Divine Kingship of Asante
The history of Black people is so amazing. We have a rich history of struggle, triumph, and unconditional love. Our history stretches across the waters into the continent of Africa.
Where does one start when sharing the history of a people that impacted the world? I contemplated this question before writing this article. What I have concluded is that I will continue to expand upon the topic of Divine Kingship of Asante: A Model for Sustainable Development of Self & Community by Dr. Hehimetu Ra Enkamit, the library’s featured author for Black History Month. I was intrigued by this piece of African American history.
The kingdom of Asante is located in the central area of southern part of Ghana, which today is known as the Ashanti Region. The Asante are the largest ethnic group of Akan or Twi in Ghana. Ghana is situated in West Africa. Kingship is embedded in the Asante tradition. The Golden Stool is scared to the Asante culture and plays an important role in the enstoolment of the kings and queen mothers. It was said that the Golden Stool symbolized the unity of the chiefs and their people. The Golden Stool is the most sacred object of the Asante that has survived because it is viewed as a gift from God.
Historically, by 850 A.D., Ghana was a great kingdom. Ghana was referred as the land of gold and the land of Blacks. What made Ghana great was their well-developed administrative system that allowed them to govern large territories of land. The management of the land was organized by warriors who maintained the peace of the kingdom. Ghana’s first emperor was King Tenkaminen. This was a time in which Ghana flourished in the gold trade. King Tenkaminen’s leadership was rooted in listening to his people and disputes were settled peacefully.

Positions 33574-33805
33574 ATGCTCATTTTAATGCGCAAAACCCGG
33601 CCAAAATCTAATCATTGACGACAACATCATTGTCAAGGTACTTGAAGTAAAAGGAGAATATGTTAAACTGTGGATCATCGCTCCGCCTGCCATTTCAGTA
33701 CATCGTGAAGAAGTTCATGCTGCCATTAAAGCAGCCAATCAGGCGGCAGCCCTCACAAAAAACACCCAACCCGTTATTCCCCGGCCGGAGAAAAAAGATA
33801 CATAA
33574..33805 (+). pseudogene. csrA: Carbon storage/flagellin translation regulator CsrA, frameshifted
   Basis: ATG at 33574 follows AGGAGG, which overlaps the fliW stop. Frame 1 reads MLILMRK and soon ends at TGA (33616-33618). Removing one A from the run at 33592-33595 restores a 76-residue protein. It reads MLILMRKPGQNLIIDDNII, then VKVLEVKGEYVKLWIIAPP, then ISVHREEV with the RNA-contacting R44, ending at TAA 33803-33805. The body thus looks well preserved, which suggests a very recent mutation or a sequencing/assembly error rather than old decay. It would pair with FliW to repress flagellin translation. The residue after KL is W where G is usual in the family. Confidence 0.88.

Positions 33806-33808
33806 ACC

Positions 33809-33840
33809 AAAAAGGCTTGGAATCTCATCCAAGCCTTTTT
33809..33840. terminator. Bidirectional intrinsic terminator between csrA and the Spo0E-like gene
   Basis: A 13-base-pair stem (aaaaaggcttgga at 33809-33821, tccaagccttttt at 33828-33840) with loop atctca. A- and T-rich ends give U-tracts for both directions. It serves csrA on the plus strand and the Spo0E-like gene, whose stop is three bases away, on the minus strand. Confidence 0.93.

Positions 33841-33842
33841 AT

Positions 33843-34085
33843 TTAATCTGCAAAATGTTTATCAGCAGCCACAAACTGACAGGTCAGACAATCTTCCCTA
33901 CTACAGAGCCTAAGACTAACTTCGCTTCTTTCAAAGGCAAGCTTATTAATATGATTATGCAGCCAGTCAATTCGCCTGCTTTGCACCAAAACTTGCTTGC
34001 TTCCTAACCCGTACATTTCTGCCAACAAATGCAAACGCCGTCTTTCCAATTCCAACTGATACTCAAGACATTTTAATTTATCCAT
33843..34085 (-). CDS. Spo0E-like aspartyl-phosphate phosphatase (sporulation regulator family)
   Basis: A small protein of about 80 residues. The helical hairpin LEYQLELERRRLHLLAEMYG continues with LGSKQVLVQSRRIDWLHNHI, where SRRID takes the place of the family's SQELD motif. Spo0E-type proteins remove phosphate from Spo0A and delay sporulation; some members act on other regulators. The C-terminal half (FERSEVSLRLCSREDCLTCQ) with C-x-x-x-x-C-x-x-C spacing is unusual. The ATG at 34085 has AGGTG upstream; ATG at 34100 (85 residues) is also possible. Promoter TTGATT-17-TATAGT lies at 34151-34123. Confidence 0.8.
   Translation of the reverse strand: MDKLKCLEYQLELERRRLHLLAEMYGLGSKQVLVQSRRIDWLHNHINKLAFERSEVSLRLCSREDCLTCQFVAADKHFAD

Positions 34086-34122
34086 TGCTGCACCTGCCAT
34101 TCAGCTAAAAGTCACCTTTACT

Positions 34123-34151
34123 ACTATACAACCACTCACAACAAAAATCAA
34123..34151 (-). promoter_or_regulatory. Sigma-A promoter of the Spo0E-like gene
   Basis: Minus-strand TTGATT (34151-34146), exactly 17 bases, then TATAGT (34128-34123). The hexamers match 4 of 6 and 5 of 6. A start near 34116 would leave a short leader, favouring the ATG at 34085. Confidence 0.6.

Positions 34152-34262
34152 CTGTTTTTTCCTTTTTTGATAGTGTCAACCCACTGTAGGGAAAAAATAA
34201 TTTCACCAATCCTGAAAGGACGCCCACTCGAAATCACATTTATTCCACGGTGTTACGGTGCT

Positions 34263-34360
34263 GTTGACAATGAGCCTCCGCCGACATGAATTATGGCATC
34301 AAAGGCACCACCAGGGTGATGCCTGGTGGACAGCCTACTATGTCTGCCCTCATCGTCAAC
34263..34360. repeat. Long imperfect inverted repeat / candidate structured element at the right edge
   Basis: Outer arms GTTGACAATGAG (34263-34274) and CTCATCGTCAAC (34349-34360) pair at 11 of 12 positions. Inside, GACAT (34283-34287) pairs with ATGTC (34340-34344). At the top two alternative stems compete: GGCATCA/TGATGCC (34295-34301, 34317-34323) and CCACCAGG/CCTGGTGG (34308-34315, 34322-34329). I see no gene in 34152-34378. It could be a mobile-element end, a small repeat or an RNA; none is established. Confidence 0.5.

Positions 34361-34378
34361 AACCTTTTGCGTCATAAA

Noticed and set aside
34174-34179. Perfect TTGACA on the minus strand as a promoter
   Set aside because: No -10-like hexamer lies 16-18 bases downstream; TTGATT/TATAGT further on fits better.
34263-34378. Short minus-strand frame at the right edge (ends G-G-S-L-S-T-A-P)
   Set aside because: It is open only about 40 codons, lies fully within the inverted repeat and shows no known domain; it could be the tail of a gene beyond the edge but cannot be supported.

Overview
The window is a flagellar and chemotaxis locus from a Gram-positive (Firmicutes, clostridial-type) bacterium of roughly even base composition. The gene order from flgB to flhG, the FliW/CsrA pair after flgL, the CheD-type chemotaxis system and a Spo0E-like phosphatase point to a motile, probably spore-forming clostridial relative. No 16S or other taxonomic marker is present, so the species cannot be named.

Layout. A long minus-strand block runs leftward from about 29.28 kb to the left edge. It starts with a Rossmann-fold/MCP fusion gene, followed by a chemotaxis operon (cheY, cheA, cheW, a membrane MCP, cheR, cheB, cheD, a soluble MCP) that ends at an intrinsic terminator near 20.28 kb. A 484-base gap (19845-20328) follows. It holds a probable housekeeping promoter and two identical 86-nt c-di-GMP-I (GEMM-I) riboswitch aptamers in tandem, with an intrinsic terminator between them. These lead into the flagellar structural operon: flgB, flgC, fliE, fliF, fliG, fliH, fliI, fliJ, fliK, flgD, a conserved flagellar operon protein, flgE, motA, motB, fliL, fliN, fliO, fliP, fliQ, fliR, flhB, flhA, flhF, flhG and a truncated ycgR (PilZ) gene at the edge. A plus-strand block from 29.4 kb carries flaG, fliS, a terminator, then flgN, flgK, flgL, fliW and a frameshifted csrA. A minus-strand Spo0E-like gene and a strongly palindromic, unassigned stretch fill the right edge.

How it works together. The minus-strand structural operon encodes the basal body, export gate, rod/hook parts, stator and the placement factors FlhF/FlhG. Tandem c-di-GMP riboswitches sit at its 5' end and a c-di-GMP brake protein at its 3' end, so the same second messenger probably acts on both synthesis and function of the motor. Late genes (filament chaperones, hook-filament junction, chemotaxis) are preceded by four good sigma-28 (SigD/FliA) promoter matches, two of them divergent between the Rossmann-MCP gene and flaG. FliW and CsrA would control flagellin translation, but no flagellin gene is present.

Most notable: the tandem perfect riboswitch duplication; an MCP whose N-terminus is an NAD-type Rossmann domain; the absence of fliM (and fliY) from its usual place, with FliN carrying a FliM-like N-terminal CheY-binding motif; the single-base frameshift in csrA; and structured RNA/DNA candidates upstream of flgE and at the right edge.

Chiefdom was established under King Osei Tutu I in the late 17th century. It was under the leadership of Osei Tutu I in which the Golden Stool was introduced to unify all rulers of Asante and its people. Osei Tutu I was known for building the nation of the Asante which included moving the capital from Kwaman to Kumasi, and establishing the constitution for the Asante nation. This constitution was the beginning of establishing the Asantehene. The Asantehene were made up of the paramount chiefs who pledged an oath of faithful service and loyalty to Asantehene.
Divine Kingship is a practice that is still a part of the Ghanaian culture. It is rooted in a matrilineal tradition. The matrilineal tradition goes back to Ancient Kamit. The matrilineal tradition was created “to enact the balance of power in societies where the importance and respect of the woman was crucial to the survival of a sedentary, agricultural lifestyle.” Therefore, women transmitted the kinship rights of inheritance.
In Ghana, the king-elect must receive the blessing from the Queen Mother of the entire kingdom. Dr. Hehimetu Ra Enkamit made reference to this in his book in which he stated that some Asante see the blessing by the Queen Mother as “being powerful for the successful accomplishment of the enstoolment because she is imbued with the spirits of the ancestors.” All paramount chiefs and the king have a queen mother who takes part in ruling the kingdom.
Asante’s history is long. From 1701, the year of the enstoolment of Osei Tutu I, through leadership of the current king, Osei Tutu II, 16 monarchs have ruled Asante over a period of more than 300 years. The Asante Kingdom has survived a great deal of internal and external problems, however, it is remarkable to note that its divine kingship system is still practiced today. I have provided a brief journey into Ancient Ghana and the history of the Asante. I encourage you to explore this part of African American history and the other great empires of Africa.
The Cambridge Encyclopedia of Africa, edited by Roland Oliver and Michael Crowder
Cultural Sociology of the Middle East, Asia, and Africa: An Encyclopedia,
edited by Andrea L. Stanton
Divine Kingship of Asante: A Model for Sustainable Development of Self & Community, by Dr. Hehimetu Ra Enkamit.
Encyclopedia of African History, Vol 1, edited by Kevin Shillington
Great Civilizations of Ancient Africa, by Lester Brooks
History of Africa from Earliest Times to 1800, by Harry A. Gailey
Kingship in Ancient Kamit: A Political, Social, & Cultural Study, by the Kheri Heb & Hen Neter Priesthood of Ausar Auset Society